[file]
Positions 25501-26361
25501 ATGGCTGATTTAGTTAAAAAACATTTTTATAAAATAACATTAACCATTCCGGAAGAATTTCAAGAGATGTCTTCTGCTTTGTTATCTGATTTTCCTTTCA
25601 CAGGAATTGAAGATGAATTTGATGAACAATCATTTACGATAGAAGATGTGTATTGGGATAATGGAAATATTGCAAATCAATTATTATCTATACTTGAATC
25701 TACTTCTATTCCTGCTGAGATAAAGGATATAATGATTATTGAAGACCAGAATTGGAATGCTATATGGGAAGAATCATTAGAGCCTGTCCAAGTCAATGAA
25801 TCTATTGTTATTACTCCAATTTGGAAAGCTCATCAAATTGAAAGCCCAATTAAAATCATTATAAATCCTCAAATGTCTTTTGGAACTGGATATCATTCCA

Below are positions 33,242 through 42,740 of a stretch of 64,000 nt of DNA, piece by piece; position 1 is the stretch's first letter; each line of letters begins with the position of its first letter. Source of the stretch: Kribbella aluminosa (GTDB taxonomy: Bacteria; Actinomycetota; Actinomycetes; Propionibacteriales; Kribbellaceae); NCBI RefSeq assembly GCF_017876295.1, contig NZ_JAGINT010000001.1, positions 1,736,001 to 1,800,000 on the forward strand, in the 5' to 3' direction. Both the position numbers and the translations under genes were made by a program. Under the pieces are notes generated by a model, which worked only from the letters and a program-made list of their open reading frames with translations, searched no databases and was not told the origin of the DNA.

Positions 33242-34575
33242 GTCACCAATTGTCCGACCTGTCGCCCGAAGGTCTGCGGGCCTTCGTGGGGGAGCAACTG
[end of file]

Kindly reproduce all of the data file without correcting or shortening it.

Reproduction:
Positions 25501-26361
25501 ATGGCTGATTTAGTTAAAAAACATTTTTATAAAATAACATTAACCATTCCGGAAGAATTTCAAGAGATGTCTTCTGCTTTGTTATCTGATTTTCCTTTCA
25601 CAGGAATTGAAGATGAATTTGATGAACAATCATTTACGATAGAAGATGTGTATTGGGATAATGGAAATATTGCAAATCAATTATTATCTATACTTGAATC
25701 TACTTCTATTCCTGCTGAGATAAAGGATATAATGATTATTGAAGACCAGAATTGGAATGCTATATGGGAAGAATCATTAGAGCCTGTCCAAGTCAATGAA
25801 TCTATTGTTATTACTCCAATTTGGAAAGCTCATCAAATTGAAAGCCCAATTAAAATCATTATAAATCCTCAAATGTCTTTTGGAACTGGATATCATTCCA

Below are positions 33,242 through 42,740 of a stretch of 64,000 nt of DNA, piece by piece; position 1 is the stretch's first letter; each line of letters begins with the position of its first letter. Source of the stretch: Kribbella aluminosa (GTDB taxonomy: Bacteria; Actinomycetota; Actinomycetes; Propionibacteriales; Kribbellaceae); NCBI RefSeq assembly GCF_017876295.1, contig NZ_JAGINT010000001.1, positions 1,736,001 to 1,800,000 on the forward strand, in the 5' to 3' direction. Both the position numbers and the translations under genes were made by a program. Under the pieces are notes generated by a model, which worked only from the letters and a program-made list of their open reading frames with translations, searched no databases and was not told the origin of the DNA.

Positions 33242-34575
33242 GTCACCAATTGTCCGACCTGTCGCCCGAAGGTCTGCGGGCCTTCGTGGGGGAGCAACTG